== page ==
…And Bold Pilots

The EA6B that slashed through a ski lift cable in central Italy, killing dozens of people, was not an example of ineptitude. This event, though tragic, was actually another example of an on-going problem that those of us who fly must consider. I’m not thinking about situational awareness or even sudden lapses of judgment … I’m talking about rogue behavior. Most of us (pilots especially) are good, law-abiding citizens. Still, we’re not all that far removed from our brachiating forebears and the lessons in every clichéd parable of good and evil. The many “Never Again” and “There I Was” stories suggest that there is a scoundrel in each of us…

The courage and audacity of many pilots during the first decade of powered flight as aircraft were developed as instruments of war, or the pioneering of early airmail routes both attest to the fact that rogues once had a place in aviation … but not any more. Still, the images are hard to leave behind. Most who have “wheeled and soared and swung” can probably understand how easy it is to … well, get a little carried away once in a while. The rest of the time, whether we acknowledge it or not, we’re flying within a box of compliance — and we must always watch out for ‘the other guy.’

Aviation isn’t like most other endeavors — when we make big mistakes, people die.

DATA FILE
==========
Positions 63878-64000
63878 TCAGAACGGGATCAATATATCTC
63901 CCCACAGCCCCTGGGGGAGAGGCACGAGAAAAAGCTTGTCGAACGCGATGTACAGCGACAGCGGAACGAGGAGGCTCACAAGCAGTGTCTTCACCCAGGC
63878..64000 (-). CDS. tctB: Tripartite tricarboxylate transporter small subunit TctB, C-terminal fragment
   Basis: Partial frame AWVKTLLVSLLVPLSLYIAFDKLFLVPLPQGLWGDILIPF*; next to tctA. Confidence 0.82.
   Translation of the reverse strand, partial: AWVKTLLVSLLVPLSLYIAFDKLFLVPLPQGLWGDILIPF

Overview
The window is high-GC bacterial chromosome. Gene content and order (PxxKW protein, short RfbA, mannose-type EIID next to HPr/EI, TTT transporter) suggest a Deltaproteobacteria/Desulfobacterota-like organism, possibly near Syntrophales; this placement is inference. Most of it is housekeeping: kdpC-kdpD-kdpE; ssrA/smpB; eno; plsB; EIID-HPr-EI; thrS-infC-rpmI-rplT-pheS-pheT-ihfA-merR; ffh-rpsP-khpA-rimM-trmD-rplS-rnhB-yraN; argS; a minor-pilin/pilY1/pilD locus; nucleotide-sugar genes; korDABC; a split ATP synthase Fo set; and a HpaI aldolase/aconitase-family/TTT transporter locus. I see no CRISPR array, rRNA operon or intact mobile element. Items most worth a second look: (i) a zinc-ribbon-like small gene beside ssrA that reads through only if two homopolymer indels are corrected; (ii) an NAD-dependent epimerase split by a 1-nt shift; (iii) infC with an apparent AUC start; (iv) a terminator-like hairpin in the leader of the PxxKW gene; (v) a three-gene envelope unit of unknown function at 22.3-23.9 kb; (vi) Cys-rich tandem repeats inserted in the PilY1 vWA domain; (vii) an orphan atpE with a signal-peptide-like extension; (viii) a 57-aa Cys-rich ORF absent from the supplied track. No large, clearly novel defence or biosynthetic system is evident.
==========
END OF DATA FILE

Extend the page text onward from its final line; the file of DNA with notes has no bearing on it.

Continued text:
When someone whom I know very well was a student pilot, he experienced one rather disappointingly short flight with his instructor in a 152. Convective weather was brewing and it became obvious that their cross-country would have to wait yet another day. Perhaps because he sensed his student’s frustration, the CFI took the controls and reversed the direction of flight through something that resembled a cross between a wingover and a hammerhead stall. Nothing bad happened, but my friend knew that he had witnessed a moment of indiscretion.

If you suspect any of the following traits in yourself or sense the potential for any of them in someone you know, be on guard. Here are the signs of the rogue:

  • Socially adept, charismatic and effective communicator. A politically savvy personality.
  • Possesses the ability to use, modify, or withhold information for personal gain.
  • Believes that he or she is superior. Although rules apply to the kind of people who need them, they are not part of that set. This is the “talent does what it can; genius does what it must” syndrome.
  • Has far greater skill than discipline.
  • Driven by something (money, fame, their own ego) to the point where behavioral inhibitions are overcome.
  • Boredom with the mundane.
  • Popularity — especially within their organization. Knowing what rules can be broken, when and with whom.
  • Progressively larger deviations.

How does temptation foster a bad decision? When does innovation or heroism become recklessness, or even villainy? When does profit and personal gain eclipse safety? When does expanding the envelope become an exercise in expanding ego instead of skill sets? Well, that’s up to you, isn’t it?